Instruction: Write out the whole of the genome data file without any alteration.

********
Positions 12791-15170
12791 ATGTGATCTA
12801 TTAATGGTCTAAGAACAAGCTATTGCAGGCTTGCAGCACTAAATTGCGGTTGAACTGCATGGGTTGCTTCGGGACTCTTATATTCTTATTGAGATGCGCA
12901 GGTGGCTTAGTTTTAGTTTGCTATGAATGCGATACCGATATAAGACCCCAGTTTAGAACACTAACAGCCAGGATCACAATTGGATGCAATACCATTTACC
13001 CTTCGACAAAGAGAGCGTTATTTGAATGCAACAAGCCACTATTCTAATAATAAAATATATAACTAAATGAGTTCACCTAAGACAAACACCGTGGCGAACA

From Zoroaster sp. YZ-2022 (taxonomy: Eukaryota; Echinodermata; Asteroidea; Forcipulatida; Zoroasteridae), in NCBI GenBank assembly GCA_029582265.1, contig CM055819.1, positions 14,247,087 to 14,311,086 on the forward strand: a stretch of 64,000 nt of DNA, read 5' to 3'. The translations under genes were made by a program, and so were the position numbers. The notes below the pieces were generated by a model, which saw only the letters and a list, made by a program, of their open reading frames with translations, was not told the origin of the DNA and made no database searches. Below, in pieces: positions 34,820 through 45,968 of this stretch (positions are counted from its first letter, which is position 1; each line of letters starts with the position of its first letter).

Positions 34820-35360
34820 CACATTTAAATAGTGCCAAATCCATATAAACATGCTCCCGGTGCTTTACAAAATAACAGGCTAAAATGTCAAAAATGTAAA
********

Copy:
Positions 12791-15170
12791 ATGTGATCTA
12801 TTAATGGTCTAAGAACAAGCTATTGCAGGCTTGCAGCACTAAATTGCGGTTGAACTGCATGGGTTGCTTCGGGACTCTTATATTCTTATTGAGATGCGCA
12901 GGTGGCTTAGTTTTAGTTTGCTATGAATGCGATACCGATATAAGACCCCAGTTTAGAACACTAACAGCCAGGATCACAATTGGATGCAATACCATTTACC
13001 CTTCGACAAAGAGAGCGTTATTTGAATGCAACAAGCCACTATTCTAATAATAAAATATATAACTAAATGAGTTCACCTAAGACAAACACCGTGGCGAACA

From Zoroaster sp. YZ-2022 (taxonomy: Eukaryota; Echinodermata; Asteroidea; Forcipulatida; Zoroasteridae), in NCBI GenBank assembly GCA_029582265.1, contig CM055819.1, positions 14,247,087 to 14,311,086 on the forward strand: a stretch of 64,000 nt of DNA, read 5' to 3'. The translations under genes were made by a program, and so were the position numbers. The notes below the pieces were generated by a model, which saw only the letters and a list, made by a program, of their open reading frames with translations, was not told the origin of the DNA and made no database searches. Below, in pieces: positions 34,820 through 45,968 of this stretch (positions are counted from its first letter, which is position 1; each line of letters starts with the position of its first letter).

Positions 34820-35360
34820 CACATTTAAATAGTGCCAAATCCATATAAACATGCTCCCGGTGCTTTACAAAATAACAGGCTAAAATGTCAAAAATGTAAA